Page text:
David O. Russell is up for an Oscar for 'Silver Linings Playbook.' / Matt Sayles, Invision, via AP
David O. Russell's hit film, Silver Linings Playbook, was originally a gift for his son, Matthew, 18, who has bipolar disorder.
But with eight Oscar nominations, including best picture, director and all four acting categories, the film has also become a gift for the mental health community.
Although one in four Americans lives with mental illness, too often the media spotlight is on violent tragedies like the Newtown school massacre or the Aurora theater shootings. By creating a film about a family living with mental illness, Russell has recast bipolar disorder in a warmer light, offsetting the stigma that haunts patients and families.
"I wanted to treat the characters as humanly as possible. I want people to feel the humanity of the characters," Russell says.
Bradley Cooper's character, Pat, has bipolar disorder, but "Pat's not the only one with issues," Russell says. "His father has OCD. The girlfriend has issues, the sister-in-law has issues. Even his best friend has issues. All the characters are grappling with something. I wanted to show that we're all in this together."
The movie handles a difficult subject sensitively, say advocates for the mentally ill.
"Making a film about mental illness is tricky: It can sensationalize, trivialize or exploit it," says Katrina Gay, director of communications at the National Alliance on Mental Illness (NAMI). "But Silver Linings Playbook not only entertains us, it shows us how alike we all really are. The characters are quirky and likable. This film allows the audience to relate to the characters and the story. It's way more effective than a campaign or banner project," she says.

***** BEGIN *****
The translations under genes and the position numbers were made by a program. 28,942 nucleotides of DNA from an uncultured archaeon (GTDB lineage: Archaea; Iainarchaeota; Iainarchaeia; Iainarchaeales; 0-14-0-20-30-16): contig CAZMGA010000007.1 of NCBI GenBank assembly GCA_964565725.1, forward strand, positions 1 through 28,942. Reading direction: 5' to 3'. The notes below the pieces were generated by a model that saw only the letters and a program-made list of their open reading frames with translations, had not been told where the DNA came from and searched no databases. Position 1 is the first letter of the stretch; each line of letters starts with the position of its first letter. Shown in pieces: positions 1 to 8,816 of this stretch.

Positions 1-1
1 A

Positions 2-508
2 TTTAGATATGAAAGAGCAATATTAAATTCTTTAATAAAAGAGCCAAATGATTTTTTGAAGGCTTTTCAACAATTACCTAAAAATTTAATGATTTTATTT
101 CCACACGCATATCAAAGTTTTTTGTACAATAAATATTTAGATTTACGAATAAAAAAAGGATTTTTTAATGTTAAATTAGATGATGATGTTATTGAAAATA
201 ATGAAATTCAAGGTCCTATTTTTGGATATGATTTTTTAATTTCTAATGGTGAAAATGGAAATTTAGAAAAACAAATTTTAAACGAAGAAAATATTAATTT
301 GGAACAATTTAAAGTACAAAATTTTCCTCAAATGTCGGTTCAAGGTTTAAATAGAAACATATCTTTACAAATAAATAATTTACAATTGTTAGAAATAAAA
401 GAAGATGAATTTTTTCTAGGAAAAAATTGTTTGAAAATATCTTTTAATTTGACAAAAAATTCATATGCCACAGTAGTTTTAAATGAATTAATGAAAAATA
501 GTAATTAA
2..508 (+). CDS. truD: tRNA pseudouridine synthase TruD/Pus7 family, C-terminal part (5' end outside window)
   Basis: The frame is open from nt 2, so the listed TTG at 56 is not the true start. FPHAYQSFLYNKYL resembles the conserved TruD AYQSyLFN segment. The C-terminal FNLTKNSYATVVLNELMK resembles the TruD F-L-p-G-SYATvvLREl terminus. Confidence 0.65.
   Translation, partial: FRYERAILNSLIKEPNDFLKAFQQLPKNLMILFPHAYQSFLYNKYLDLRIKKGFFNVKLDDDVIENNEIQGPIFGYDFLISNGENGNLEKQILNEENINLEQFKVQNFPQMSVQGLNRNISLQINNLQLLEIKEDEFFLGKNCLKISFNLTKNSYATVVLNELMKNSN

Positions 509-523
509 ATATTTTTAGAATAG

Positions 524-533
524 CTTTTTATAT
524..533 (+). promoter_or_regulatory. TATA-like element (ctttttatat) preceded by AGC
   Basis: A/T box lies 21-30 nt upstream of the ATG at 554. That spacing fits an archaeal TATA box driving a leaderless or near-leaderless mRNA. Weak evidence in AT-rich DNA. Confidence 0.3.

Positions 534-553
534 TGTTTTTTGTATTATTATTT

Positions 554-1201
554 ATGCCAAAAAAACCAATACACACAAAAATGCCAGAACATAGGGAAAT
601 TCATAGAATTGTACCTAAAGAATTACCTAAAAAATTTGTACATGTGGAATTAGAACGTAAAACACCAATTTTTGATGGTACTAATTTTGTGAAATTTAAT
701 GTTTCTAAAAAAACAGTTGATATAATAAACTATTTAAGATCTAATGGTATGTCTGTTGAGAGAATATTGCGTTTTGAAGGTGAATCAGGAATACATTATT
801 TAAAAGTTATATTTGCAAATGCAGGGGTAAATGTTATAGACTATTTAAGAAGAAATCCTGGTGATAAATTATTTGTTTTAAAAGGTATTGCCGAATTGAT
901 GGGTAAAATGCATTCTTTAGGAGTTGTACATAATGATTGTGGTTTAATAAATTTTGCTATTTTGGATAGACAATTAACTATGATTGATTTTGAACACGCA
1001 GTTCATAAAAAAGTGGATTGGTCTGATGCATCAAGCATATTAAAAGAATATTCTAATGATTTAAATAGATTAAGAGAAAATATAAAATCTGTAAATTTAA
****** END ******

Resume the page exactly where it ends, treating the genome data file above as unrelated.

Russell notes that his son "was very volatile and unpredictable. Like everything would be going great, and then suddenly, he'd explode, there would be lots of tears and (his mother and I) wouldn't know why or how to control it," he says. "But no one feels worse about it than they do when they snap out of it and realize what's happened; they're so sorry and humbled."
When Matthew was 12, Russell put him in Devereux Glenholme School, a boarding school that specializes in children with mental disorders.
"It was the hardest decision I ever made, but it has changed his life," he says. "At school there's a whole behavioral structure and program that he sticks to every day. But I know that the school is a protective environment, and one day he'll have to step out into the real world, and I worry about that. So I made this film for him. I want him to know that he's a part of this world. We're all part of it."
Russell's son even has a small part in the film, playing a nosy neighbor kid with a video camera, who wants to interview Pat for a school project on mental illness.
Matthew Quick, the author of the best-selling novel that's the basis for the film, says writing helped him open up about his own battle with depression. "I grew up in a blue-collar neighborhood outside Philadelphia, and no one talked about mental health issues or even said the word depression," he says. "It wasn't until I started writing the novel that I started talking about myself."